I’m sure many of you have tried out the python client PySpeckle created by the wonderful @TomSvilans and @antoine. We’re starting to think about what shape the 2.0 python client is going to take and would really appreciate your input on this.
Do you have any feedback, pain points, feature requests, etc re 1.0 that we can take on board as we start building 2.0? Any insight on how you’ve been using PySpeckle 1.0 and how your workflows could be improved upon with changes in 2.0?
Feel free to chime in to the discussion below!
One improvement would be to have more straightforward support for all authentication flows. At the moment, you either have to log in with email and password or dive into the innards to set the Auth token (Speckle Blender does this).
I’ll ask around to see if there are any other thoughts - I mention this right off the bat because I was asked about it this morning
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@dirksliepenbeek you did a few tests with PySpeckle right?
Thanks a lot for the feedback! 2.0 will actually allow you to create personal access tokens (which you can grant specific scopes and specify lifetime) to give your scripts access to your account on your behalf. There should definitely be an easy way in PySpeckle 2.0 to use these directly!
However, on authentication flows: when you get to creating apps that will need to get access to user accounts other than your own, you will need to register your app on your server then go about proper authentication flows through the Speckle Manager . This is to protect account security and give the users of your app the power to grant, view, and revoke permissions. You can read more about authentication in 2.0 in this post @dimitrie wrote .
A post was merged into an existing topic: PySpeckle authentication
One area we would like to see improvement is being able to easily create the same objects via the python client as the don’t one e.g. “I’m a structural engineer that wants to create structural beam layouts using python and push them to a Speckle for later consumption by SpeckleGSA”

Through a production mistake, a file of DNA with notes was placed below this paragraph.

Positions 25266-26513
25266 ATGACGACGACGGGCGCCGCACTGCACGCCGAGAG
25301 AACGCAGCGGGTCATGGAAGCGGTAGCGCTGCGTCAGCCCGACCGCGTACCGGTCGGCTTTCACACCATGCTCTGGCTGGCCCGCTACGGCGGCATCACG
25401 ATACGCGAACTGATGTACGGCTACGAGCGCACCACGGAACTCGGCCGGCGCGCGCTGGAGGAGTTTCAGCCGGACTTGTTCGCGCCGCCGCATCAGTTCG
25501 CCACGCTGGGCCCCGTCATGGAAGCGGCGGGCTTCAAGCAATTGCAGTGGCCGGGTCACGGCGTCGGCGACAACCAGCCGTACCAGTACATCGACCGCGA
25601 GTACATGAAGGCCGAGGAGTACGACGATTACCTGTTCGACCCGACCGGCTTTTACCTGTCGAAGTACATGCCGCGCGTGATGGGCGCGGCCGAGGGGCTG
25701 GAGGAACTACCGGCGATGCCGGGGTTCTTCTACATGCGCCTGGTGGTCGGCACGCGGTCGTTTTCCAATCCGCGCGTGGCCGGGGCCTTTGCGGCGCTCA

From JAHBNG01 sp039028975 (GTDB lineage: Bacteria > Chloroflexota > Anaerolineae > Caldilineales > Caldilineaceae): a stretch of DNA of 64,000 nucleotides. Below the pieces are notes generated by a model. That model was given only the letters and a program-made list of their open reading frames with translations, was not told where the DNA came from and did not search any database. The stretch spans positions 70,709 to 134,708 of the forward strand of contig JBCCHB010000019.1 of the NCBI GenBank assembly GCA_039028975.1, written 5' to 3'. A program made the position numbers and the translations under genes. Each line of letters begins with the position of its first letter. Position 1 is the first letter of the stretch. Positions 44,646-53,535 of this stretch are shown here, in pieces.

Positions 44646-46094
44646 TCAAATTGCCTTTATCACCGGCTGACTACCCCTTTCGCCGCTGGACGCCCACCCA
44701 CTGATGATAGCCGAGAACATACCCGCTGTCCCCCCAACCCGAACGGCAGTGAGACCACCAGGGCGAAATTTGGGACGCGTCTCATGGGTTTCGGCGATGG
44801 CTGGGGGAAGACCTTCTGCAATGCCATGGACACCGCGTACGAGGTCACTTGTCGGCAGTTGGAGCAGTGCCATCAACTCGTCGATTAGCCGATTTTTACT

Currently the kits cannot be shared (I think) so would need to be entirely recreated on the python end.
This is partly the reason we’ve started discussing this! Most likely the c# class definitions will act as base schemas, from which we can abstract away and generate types for more languages, including python.
We’re still looking at how to do this best.
C# -> JSON Schema -> Other languages currently seems the natural way; but @izzylys will know more. Our
Base object should allow for similar behaviours between the two SDKs (which is a bonus point!).
Interested to hear feedback about this! Also, I’m not super familiar with GraphQL yet, and I know that the object/stream/layer way of organizing things is also changing, so let’s discuss how the Python connector should look or “feel” like.
Regarding kits, perhaps what @dimitrie mentions might be an easy way to generate and exchange schemas for Python. I.e. the schemas could be generated from the C# classes and loaded into the Python connector with
pydantic or something.
Is there any reason why the kits should not just be stored as JSON schemas and loaded at runtime, even for the C# connectors? Then perhaps there is a single source of truth for all connectors?
Yes, several good reasons. The best one is that it’s a layer of indirection that severely bites into dev productivity when actually slaving away over conversion routines. As long as the bread and butter is c#, I want us to be able to be productive and fast there. The other way entails having to change a json schema, then generate classes, then finally see that the field that was added is actually useless because the Revit API doesn’t allow you to set it, only get it.
So for now we’ll need to sticking with c# → schema → other language classes.
That’s a good one. There’s several things that I know will be a bit more complicated to implement, namely transports and the whole decomposition api. I’ll exit this discussion and leave the floor to people who actually know how to code python